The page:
Have you ever wondered why your content isn’t more effective or why your sales reps aren’t using it? You’re not alone. According to IDC, a staggering 90% of selling content is never actually used in selling. Worse yet, according to Forrester Research an average of more than $135,000 is spent each year in support costs for each sales person. Yet despite ample sales resources and support, statistics show that many companies aren’t experiencing the results they had anticipated.
Why is this happening? Certainly there are many reasons, however, a top contributor is the discrepancy between the content sales reps need and the content they are given.
The unified objective of sales, marketing and training is to achieve optimal sales force productivity. This is how revenue increases and the business succeeds as a whole. However, despite this shared goal, there is rarely collaboration and alignment among these departments.
Even with the best intentions, they tend to work independently of each other, each department producing the content it thinks the sales force needs.
As a result, sales reps are often equipped with misaligned content. They are provided resources that frequently fall short of what they truly need to be successful.
Fortunately this problem can be solved by simply taking a different perspective on your content strategy. Push less. Pull more.
Step 1: Align.
The best way for sales, marketing and training to achieve their common goal of achieving optimal sales force productivity is to align efforts. Work together to deliver the tools that will support your sales team from initial learning, into practice opportunities, all the way through performance.
Collaborate to provide the unified support they need to be most successful.
Depending on your organization, collaboration among these departments may not be an easy task.
However, when we continue working in our respective silos, each doing what we think we need to do to best equip the sales force for success, we end up pushing content onto our sales team. Content that doesn’t typically work together and may even counteract productivity.
Consider this example of a company that has integrated mobile technology as a key part of its sales support efforts:
As part of her on-boarding, a sales rep is equipped with an iPad. She uses that iPad throughout orientation to follow along with the presentations, complete eLearning courses and read through training materials.
She leaves orientation with a strong foundation of knowledge to get started in her new role. However, it’s not likely that she will go back and access most of the courses or information provided to her during orientation, because it was really created with introductory training in mind, not ongoing sales support.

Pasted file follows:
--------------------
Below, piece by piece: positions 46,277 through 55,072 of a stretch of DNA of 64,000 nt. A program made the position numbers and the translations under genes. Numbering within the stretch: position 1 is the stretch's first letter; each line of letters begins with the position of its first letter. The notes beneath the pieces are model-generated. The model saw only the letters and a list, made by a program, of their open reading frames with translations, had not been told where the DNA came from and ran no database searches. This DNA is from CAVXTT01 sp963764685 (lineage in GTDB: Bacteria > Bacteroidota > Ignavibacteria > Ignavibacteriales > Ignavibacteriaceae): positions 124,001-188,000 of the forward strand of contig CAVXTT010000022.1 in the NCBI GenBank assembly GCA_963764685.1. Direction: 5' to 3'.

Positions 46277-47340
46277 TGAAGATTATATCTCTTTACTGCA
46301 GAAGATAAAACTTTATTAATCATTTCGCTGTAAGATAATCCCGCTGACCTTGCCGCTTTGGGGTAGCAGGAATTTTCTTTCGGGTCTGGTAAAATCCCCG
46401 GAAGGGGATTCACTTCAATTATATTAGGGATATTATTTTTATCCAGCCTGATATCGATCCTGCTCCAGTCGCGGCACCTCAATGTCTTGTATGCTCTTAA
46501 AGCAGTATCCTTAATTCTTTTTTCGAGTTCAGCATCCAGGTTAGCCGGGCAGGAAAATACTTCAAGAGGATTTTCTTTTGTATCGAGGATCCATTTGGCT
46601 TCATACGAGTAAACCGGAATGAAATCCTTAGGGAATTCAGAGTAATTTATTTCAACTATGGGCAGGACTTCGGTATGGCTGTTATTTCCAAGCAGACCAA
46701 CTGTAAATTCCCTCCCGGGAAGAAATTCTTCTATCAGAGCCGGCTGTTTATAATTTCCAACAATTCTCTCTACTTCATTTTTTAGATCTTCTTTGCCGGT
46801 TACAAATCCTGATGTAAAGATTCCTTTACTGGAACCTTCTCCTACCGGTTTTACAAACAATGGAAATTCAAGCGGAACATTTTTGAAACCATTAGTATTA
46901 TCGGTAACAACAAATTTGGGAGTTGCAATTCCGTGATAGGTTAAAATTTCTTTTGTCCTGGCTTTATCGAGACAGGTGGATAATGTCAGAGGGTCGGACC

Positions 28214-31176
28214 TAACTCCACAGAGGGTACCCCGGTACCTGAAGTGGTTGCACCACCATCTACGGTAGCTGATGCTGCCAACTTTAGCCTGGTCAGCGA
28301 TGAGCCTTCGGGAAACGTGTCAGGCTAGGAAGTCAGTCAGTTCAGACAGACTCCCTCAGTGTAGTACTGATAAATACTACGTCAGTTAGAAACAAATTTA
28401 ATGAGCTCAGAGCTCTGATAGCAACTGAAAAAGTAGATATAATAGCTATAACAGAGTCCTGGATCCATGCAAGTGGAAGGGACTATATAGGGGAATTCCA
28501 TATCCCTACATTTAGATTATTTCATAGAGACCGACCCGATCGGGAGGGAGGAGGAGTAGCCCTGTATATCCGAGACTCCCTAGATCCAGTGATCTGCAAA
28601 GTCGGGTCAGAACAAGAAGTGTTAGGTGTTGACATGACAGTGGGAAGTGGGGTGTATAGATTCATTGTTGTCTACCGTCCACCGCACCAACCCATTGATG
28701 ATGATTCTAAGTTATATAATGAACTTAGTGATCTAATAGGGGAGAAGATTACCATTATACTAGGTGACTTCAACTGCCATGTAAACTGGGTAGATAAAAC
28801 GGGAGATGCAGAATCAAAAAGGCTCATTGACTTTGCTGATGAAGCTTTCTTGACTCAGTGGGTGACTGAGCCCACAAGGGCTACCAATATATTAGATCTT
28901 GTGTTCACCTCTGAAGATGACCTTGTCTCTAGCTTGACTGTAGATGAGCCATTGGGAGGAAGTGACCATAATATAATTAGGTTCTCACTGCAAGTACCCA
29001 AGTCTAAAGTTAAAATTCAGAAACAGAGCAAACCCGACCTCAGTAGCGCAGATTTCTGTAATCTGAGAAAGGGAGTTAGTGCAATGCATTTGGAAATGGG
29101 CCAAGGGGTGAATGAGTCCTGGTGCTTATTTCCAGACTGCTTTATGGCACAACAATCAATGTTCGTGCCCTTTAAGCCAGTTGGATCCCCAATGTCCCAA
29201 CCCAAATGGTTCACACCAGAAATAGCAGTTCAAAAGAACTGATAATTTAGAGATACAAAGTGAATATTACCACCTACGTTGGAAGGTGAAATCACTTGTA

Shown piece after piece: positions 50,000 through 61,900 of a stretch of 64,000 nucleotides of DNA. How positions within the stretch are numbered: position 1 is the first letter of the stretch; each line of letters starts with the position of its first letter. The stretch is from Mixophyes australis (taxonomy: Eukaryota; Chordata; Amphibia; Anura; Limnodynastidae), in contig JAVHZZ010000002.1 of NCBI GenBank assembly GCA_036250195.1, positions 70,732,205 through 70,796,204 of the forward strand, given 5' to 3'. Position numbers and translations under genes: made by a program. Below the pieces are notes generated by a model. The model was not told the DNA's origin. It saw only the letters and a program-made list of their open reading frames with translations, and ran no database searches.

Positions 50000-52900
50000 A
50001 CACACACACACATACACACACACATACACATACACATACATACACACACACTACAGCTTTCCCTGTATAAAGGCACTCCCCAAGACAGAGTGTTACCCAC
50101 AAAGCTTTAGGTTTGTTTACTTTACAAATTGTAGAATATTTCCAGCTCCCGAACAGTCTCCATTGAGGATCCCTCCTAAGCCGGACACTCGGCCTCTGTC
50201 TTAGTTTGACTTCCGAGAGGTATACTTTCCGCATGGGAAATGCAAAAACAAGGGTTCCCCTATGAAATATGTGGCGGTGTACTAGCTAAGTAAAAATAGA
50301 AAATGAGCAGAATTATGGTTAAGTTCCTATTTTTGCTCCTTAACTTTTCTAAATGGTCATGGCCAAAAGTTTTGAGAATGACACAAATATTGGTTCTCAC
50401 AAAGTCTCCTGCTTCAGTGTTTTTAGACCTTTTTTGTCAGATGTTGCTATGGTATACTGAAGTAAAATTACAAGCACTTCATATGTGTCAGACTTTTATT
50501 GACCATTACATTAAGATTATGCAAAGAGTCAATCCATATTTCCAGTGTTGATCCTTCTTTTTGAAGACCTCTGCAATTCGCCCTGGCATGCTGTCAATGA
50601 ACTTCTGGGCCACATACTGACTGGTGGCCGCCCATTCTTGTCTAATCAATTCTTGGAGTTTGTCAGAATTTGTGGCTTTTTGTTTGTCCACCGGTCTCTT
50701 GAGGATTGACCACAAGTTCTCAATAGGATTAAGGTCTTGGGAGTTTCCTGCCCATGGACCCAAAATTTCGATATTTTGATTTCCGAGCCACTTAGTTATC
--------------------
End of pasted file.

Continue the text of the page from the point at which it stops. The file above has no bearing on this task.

As she begins her work out in the field, the rep uses a CRM platform setup and managed by sales. She accesses the tool from her smartphone, iPad and laptop to manage contact information, notes from sales meetings and track progress of her sales goals.
Additionally, within the CRM she is able to access PDFs of sales literature like product sheets, marketing collateral like brochures and PowerPoint presentations.
The CRM system lives up to it’s name (Contact Relationship Management) in that it is an excellent tool for managing contact information. And because so much contact and meeting information is recorded here, it is also a great tool both for her and for her sales manager to see how each prospect is progressing through the sales cycle and contributing to her overall goals.
However, when it comes to content management, the CRM falls short.
Anytime the rep needs sales and marketing materials, she toggles around within the CRM’s interface to find the relevant materials and use keywords to search for the right information.
Once she has the content narrowed down, she must quickly take a look at the date the different pieces were uploaded, as well as some of the descriptions to ensure she opens the correct, most current materials.
It’s inconvenient and time consuming to say the least.
Over time, she begins to realize the best way to get the content she needs is to call the marketing manager and ask to have the appropriate content emailed to her. Sometimes she just goes into meetings without any content at all.
As the sales rep begins to develop habits and routines that work for her, she finds herself working further and further outside of the systems set up by sales, marketing and training. She develops her own system of files, materials, record keeping, product information, and time management.
It’s not ideal, but it works.
Unfortunately, this example and other situations that leave sales reps scrambling for the right information are pretty common.
According to a recent survey, as much as 40% of a sales professional’s time is spent searching the information and knowledge required to do her job. This inefficiency and misalignment is taking a toll. So much so that58% of buyers report that sales reps are unable to answer their questions effectively.
And according to research from Sirius Decisions, the number one reason for not meeting sales quotas?
The inability of sales people to effectively communicate value messages.
Sales reps are hungry for content that is directly applicable to their everyday challenges and helps them be more productive. But in order to use it, it must also be easily accessible when they need it.
Alignment of sales, marketing and training is the first step towards providing this content and support.
Step 2: Deliver.
Those involved in supporting a sales force might cringe to learn that sales people have forgotten upwards of 85% of new content and skills just four weeks after it is presented to them.
This combined with the challenges we now know they face when attempting to locate the right information at the right time helps us begin to understand why our content isn’t more widely used and isn’t as effective as we want it to be.
With sales, marketing and training aligned, you can work together to leverage technology and create a unified system that will eliminate the sales reps’ constant search for the right content.
You can deliver what they need, so they can “pull” it anytime they need it.
One way to do this is with a mobile sales force productivity app. Apps work because they allow you to provide content reps can easily access when they need it most, as opposed to having it pushed upon them as it becomes available.
The problem with this latter option is that it comes with the expectation that the rep will not only remember that the content you provided exists, but also how and where to access it later when they need to use it. Instead, technology can take all the required thinking, sifting and organizing out of the process for the rep.